Class Act: Chinese teacher Summer Pao

Afraaz Malick and Rahul Rupani

Born and raised in Taiwan, Upper School Chinese teacher Summer Pao always thought that she would teach English, one of her favorite subjects in school.

After attending grade school, Pao obtained a Bachelor’s Degree in Chinese from Tsing Hua University.

“I was good at writing all along,” Pao said. “I just didn’t know that I would come to America to be a Chinese teacher.” 

After earning her Master’s Degree in Chinese from the University of Houston, Pao moved to Houston permanently in 2007 to translate best-selling American finance and physiology books into Chinese. Ultimately, her childhood dream of teaching drew her back into education.

“Even though it was great being a translator, I missed having that interaction with students and promoting Chinese,” Pao said. “I missed the sense of achievement and hearing kids scream and squeal when they are excited.”

Pao remembers an inspirational teacher who really opened her horizons. 

“That one teacher changed the whole spectrum for me,” Pao said. “I wanted to be that cool teacher. I wanted to be the teacher that kids can’t wait to go to the class. That’s why I make the classroom very colorful, welcoming and beautiful.” 

Pao credits her open mindset to growing up with friends from different parts of the world.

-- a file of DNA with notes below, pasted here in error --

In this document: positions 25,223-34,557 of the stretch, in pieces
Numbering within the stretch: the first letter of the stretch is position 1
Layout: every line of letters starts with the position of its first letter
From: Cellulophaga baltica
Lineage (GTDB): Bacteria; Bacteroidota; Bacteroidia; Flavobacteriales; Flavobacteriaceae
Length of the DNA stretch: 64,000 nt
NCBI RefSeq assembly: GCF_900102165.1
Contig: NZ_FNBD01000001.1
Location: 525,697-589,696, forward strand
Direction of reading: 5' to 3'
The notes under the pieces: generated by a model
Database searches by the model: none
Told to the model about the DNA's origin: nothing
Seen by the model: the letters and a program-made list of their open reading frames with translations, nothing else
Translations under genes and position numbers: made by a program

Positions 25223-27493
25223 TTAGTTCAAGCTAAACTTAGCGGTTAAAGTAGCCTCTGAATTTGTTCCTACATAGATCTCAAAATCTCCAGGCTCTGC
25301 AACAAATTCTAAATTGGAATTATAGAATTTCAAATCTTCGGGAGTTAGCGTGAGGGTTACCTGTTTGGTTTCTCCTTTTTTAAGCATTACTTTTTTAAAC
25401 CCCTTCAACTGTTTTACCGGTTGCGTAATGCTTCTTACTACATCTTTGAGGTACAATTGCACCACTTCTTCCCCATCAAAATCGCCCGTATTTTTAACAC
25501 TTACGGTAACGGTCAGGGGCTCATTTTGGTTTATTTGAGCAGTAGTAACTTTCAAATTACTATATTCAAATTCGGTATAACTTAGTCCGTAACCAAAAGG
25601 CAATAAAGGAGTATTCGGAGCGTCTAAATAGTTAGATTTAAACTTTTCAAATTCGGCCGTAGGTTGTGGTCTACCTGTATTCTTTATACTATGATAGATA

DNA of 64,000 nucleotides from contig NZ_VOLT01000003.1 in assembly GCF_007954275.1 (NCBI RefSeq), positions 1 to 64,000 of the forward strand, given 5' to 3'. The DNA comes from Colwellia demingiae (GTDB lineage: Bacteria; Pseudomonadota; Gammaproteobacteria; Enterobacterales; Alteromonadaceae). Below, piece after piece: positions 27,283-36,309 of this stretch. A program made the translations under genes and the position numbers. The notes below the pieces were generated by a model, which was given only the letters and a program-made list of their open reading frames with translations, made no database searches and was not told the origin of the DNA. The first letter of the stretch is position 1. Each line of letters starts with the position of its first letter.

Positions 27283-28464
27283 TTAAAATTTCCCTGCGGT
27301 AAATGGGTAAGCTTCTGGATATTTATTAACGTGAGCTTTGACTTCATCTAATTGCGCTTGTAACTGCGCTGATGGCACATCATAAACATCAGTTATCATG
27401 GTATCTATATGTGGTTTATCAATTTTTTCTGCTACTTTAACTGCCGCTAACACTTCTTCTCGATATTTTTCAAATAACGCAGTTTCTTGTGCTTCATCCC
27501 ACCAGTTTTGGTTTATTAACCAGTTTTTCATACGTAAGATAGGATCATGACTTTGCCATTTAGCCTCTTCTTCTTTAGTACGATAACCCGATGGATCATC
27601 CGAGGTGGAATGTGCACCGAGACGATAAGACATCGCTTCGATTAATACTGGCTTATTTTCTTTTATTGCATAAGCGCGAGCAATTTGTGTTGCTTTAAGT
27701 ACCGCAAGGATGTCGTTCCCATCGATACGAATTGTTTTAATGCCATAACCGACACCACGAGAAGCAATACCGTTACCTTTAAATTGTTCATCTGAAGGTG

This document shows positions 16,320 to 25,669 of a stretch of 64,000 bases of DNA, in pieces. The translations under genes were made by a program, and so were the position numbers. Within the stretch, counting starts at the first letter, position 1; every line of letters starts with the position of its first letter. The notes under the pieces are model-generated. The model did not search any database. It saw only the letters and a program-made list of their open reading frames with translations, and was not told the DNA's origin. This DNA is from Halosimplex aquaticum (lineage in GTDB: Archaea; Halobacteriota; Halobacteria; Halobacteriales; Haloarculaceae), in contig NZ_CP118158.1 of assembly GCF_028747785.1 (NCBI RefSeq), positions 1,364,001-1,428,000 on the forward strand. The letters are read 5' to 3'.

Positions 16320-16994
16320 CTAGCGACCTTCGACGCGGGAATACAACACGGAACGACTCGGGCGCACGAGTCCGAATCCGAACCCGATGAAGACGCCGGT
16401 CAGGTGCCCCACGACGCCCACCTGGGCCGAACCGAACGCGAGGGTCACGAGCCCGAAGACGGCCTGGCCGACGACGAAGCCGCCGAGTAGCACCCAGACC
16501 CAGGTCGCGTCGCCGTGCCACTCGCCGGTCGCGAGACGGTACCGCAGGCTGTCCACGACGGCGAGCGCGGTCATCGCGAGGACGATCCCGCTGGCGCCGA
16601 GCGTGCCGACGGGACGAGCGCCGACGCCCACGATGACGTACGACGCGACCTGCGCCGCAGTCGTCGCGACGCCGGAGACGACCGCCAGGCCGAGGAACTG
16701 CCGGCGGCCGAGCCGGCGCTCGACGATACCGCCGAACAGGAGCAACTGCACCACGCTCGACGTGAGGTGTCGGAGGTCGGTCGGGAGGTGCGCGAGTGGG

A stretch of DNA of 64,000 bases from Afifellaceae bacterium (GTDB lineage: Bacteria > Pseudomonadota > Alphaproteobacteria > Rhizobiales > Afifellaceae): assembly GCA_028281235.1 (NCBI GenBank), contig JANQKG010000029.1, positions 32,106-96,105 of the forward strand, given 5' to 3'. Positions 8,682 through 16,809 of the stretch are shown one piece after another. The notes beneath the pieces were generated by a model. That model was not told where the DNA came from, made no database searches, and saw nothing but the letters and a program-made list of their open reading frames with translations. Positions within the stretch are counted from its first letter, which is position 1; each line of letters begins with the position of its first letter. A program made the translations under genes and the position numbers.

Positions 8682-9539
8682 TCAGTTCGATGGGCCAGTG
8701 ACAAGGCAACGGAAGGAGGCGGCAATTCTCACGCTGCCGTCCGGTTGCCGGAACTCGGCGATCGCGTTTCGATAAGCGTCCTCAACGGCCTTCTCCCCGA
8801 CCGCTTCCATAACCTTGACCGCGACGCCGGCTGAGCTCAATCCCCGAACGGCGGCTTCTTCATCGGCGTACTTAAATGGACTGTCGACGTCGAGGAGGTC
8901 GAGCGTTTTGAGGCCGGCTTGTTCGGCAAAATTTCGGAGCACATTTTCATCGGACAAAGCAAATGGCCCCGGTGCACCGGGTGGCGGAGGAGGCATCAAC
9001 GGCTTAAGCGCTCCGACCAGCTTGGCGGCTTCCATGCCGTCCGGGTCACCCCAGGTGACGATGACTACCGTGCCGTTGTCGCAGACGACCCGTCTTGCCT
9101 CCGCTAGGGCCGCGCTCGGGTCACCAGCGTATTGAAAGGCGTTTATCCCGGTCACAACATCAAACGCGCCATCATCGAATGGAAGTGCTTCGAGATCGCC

“We are not in a closed environment, so I encourage students to make friends of different kinds and be inclusive,” Pao said. 

Pao incorporates elements of the Chinese culture into her curriculum to make her class more engaging. In October, her students made mochi, a Japanese rice cake, to celebrate the Mid-Autumn Festival, a holiday in China and Vietnam.

“I want to start a new way of teaching Chinese and learning Chinese,” Pao said. “My method is to find joy and have fun in Chinese learning. The language is hard, but I can make it fun.”

Pao records her own songs and choreographs dances to help students practice their speaking skills.

“Ms. Pao is so dynamic, and she just loves teaching students so much that it was tremendously appealing to us,” Language Department Chair Aline Means said. “She is extremely creative in her lesson planning and makes sure that she reaches different types of learners.”